Airlines are responsible for reporting cases of drunken behaviour or unruly passengers to the regulator, the Director General of Civil Aviation (DGCA), which can act only on receiving such reports. Hence, the advisory issued to all airlines to act as per the rules have the effect of statutory law and are binding on all airlines which operate flights to and from India.
This has come to the fore after the DGCA rebuked airlines for not complying with the advisories issued by the regulator. These advisories classify unruly behaviour into three categories which are: level 1 for verbal abuse, level 2 for physical abuse which would include fisticuffs and level 3 which would include life-threatening behaviour including display of a weapon.
It would be nearly impossible for any passenger to display a weapon on an airplane because of the strict security scans prior to boarding a flight. The only weapons which could be displayed are pens or cutlery which are distributed during meals. It follows that if a passenger displays a weapon on a plane, the security have been grossly negligent in discharging their duties.
But levels 1 and 2 are covered by sections 349, 350 and 351 of the IPC because use of force, criminal force and assault is covered by these three sections respectively. Section 504 of the IPC needs to be amended for the simple reason that sections 503 and 504 are not adequately worded to cover abuse of an air hostess or purser.
Flight crew of private airlines are not covered under the definition of a “public servant” as laid down under section 21 of the IPC which covers Government employees or judges. Nor do Air India employees fall under this definition because after 69 years as a Government-owned corporation, Air India and Air India Express were welcomed back into the Tata group in January 2022.
This by itself may explain the laxity of this corporate body in handling the situation of the traumatised woman. According to media reports, the DGCA served more than 20 show-cause notices to Air India, its cabin crew and pilots this week for the airline’s “unprofessional conduct”, ie its failure to respond to the traumatised woman when the drunken passenger urinated on her in the New York to Delhi flight.
So, we come to the advisories dealing with level 1 and level 2 which are covered by the Indian Penal Code, (IPC) 1860. This law was enacted 43 years before the Wright brothers made their first flight in 1903. Hence, the IPC has to be amended to ensure that offences on board aircraft are punished by the courts summarily and swiftly. This is possible in view of the fact that the crew are themselves witnesses and complainants against unruly passengers.
Consequently, when there is no doubt in the mind of the court that the accused has committed the offence, long-winded arguments can be cut short and the offender sentenced summarily. Shankar Mishra, who urinated on the seat of a 72-year-old woman after consuming one too many, is a case in point. There were witnesses to this unsavoury episode and they can be summoned by the court to depose against Mr Mishra, resulting in a conviction.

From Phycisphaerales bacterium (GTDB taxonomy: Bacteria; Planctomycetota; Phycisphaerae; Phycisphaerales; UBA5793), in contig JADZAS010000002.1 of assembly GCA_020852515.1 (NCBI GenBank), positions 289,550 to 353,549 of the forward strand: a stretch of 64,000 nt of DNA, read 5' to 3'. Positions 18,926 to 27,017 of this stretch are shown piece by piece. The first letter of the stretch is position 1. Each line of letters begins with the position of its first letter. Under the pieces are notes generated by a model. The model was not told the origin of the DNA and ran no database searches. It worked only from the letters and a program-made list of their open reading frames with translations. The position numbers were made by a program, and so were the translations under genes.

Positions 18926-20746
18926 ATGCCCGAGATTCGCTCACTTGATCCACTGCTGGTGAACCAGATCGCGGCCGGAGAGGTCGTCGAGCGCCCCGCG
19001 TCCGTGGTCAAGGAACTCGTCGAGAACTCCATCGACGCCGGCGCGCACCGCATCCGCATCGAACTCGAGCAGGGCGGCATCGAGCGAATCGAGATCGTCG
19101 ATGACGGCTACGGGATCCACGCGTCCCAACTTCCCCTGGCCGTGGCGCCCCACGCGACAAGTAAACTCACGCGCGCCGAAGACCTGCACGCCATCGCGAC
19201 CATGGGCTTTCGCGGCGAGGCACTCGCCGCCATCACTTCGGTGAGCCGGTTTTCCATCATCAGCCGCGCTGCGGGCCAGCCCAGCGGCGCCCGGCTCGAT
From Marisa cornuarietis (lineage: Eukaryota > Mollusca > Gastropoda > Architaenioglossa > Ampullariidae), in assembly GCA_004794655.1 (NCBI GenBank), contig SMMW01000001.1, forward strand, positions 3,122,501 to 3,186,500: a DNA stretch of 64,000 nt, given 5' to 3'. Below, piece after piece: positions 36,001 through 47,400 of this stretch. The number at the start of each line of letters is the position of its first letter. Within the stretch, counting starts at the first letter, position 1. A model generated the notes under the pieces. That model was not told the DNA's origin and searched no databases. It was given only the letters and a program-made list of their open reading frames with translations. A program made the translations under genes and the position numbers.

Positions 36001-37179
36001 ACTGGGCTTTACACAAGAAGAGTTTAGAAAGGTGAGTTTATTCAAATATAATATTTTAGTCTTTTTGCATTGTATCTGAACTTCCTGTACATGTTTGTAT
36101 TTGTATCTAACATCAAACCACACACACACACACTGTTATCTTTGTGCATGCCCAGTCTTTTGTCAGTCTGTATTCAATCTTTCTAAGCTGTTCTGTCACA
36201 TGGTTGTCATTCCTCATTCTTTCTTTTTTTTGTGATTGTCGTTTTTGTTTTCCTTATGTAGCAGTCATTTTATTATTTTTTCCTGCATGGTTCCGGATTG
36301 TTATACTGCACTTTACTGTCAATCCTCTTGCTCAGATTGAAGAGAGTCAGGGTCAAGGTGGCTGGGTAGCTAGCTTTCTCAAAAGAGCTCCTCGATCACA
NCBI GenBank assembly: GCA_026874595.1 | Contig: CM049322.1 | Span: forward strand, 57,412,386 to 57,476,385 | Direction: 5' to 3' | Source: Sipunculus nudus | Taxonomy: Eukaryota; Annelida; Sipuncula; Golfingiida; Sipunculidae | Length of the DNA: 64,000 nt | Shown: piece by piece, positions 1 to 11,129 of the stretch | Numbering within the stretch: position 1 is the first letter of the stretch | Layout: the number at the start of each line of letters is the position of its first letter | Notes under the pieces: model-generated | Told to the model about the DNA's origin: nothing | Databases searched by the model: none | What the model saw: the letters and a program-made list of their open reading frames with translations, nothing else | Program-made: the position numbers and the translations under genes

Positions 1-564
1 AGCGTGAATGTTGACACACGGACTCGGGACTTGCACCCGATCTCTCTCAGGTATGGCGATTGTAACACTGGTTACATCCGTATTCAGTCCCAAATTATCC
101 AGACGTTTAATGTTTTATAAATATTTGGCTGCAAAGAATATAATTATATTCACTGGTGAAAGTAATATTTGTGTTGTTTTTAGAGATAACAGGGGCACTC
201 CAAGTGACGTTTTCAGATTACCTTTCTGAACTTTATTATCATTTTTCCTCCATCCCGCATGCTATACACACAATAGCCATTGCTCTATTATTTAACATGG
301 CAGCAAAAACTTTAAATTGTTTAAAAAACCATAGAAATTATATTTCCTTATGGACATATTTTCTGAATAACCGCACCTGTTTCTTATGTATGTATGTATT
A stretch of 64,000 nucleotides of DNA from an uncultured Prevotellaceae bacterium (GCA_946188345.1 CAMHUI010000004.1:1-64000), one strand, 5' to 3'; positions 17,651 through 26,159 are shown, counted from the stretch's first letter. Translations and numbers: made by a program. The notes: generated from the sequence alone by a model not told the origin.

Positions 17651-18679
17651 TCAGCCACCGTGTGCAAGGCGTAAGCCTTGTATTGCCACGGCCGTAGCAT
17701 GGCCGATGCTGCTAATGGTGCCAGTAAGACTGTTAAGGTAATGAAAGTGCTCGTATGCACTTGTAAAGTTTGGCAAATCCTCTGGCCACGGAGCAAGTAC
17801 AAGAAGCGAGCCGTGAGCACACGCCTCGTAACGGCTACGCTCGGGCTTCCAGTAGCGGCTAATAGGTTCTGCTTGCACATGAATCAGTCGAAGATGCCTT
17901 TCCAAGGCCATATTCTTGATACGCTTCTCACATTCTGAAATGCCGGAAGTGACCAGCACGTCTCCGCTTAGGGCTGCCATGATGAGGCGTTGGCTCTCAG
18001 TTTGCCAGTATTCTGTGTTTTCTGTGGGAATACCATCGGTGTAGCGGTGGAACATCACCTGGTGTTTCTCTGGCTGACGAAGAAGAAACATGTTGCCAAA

Mr Mishra’s company Wells Fargo sacked him saying the allegations were “deeply disturbing.” And well they might, because urinating on a 72-year-old woman after drinking beyond one’s capacity is a gross offence which attracts section 354 of the IPC.
When we compare this with section 292 which deals with obscenity, the punishment is the same — two years in jail with or without fine. However, urinating on a woman is a grossly abusive act which can attract other sections of the IPC such as 319 (causing hurt because by urinating on an elderly woman, Mishra has injured her) and 323 which imposes jail sentence for one year for causing injury.
The hiatus between how we treat drunken passengers on our flights and drunken passengers of other countries becomes obvious with the case of Ramrao Adik, the late Deputy Chief Minister of Maharashtra, who resigned in 1984 after he misbehaved with an air hostess en route to Hanover in Germany. Although he reportedly had one tooth missing due to the fracas he got into, his supporters took out a huge morcha comparing him to Mahatma Gandhi and Veer Savarkar, both of whom were teetotallers.
An American passenger on board a flight got dead drunk and asked an air hostess if she wanted to see his penis. She declined this invitation but this American passenger faces a 20-year jail sentence for misbehaving on a flight. Compare this with Mishra’s probable maximum jail sentence of three years with or without a fine, and the fact that such misbehaviour on board a plane is viewed very seriously in Europe emerges.
Airports like Amsterdam have beer bars even after you clear the security check and wait for your flight at the gate. If you feel you are within your limit, there is no problem but if you have crossed your threshold, the law permits the airline staff to stop you from boarding your flight because of innumerable incidents of drunken passengers vomiting inside the plane and making a nuisance of themselves.
Article 4 of the Montreal Protocol of 2014 to the Tokyo Convention of 1963 gives the state where the aircraft lands jurisdiction over the offender, where the offence has been committed after embarkation and closing of aircraft doors. It follows that India can take the lead by enacting a statutory law to regulate passenger behaviour on board planes which land and take off from Indian airports — irrespective of whether these airlines are registered within the country or not.
And the sooner this is done, the better for those who fly.
Olav Albuquerque holds a PhD in law and is a senior journalist and advocate at the Bombay High Court